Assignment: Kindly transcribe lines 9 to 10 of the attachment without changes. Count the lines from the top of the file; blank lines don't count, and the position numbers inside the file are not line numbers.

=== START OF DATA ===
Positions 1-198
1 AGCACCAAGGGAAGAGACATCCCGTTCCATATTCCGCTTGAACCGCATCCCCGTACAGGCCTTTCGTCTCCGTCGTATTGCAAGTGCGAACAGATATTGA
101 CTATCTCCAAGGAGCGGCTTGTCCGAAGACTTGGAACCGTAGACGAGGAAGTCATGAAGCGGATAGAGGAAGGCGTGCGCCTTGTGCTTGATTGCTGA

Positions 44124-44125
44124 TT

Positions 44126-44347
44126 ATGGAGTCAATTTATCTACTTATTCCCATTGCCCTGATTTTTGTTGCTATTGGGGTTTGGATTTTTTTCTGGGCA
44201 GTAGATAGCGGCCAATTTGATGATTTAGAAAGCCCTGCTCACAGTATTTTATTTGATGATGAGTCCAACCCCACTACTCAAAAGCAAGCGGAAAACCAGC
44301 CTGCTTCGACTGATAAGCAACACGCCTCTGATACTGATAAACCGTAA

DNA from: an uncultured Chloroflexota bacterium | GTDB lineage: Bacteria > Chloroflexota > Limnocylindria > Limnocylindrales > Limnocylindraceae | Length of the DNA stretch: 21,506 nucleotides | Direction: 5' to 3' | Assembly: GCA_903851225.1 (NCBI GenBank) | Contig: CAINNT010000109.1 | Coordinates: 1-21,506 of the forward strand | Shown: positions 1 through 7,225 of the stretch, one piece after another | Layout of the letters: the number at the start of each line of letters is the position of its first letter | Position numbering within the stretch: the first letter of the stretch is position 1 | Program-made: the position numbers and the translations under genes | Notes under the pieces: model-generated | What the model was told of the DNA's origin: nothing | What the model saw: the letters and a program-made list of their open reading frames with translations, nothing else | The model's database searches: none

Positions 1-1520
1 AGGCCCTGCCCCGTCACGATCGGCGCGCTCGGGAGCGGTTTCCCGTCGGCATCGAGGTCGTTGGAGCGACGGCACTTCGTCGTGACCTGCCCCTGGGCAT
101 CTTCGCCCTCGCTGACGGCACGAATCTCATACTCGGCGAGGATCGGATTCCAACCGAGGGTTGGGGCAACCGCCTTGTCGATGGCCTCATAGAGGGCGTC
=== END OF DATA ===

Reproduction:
44301 CTGCTTCGACTGATAAGCAACACGCCTCTGATACTGATAAACCGTAA

DNA from: an uncultured Chloroflexota bacterium | GTDB lineage: Bacteria > Chloroflexota > Limnocylindria > Limnocylindrales > Limnocylindraceae | Length of the DNA stretch: 21,506 nucleotides | Direction: 5' to 3' | Assembly: GCA_903851225.1 (NCBI GenBank) | Contig: CAINNT010000109.1 | Coordinates: 1-21,506 of the forward strand | Shown: positions 1 through 7,225 of the stretch, one piece after another | Layout of the letters: the number at the start of each line of letters is the position of its first letter | Position numbering within the stretch: the first letter of the stretch is position 1 | Program-made: the position numbers and the translations under genes | Notes under the pieces: model-generated | What the model was told of the DNA's origin: nothing | What the model saw: the letters and a program-made list of their open reading frames with translations, nothing else | The model's database searches: none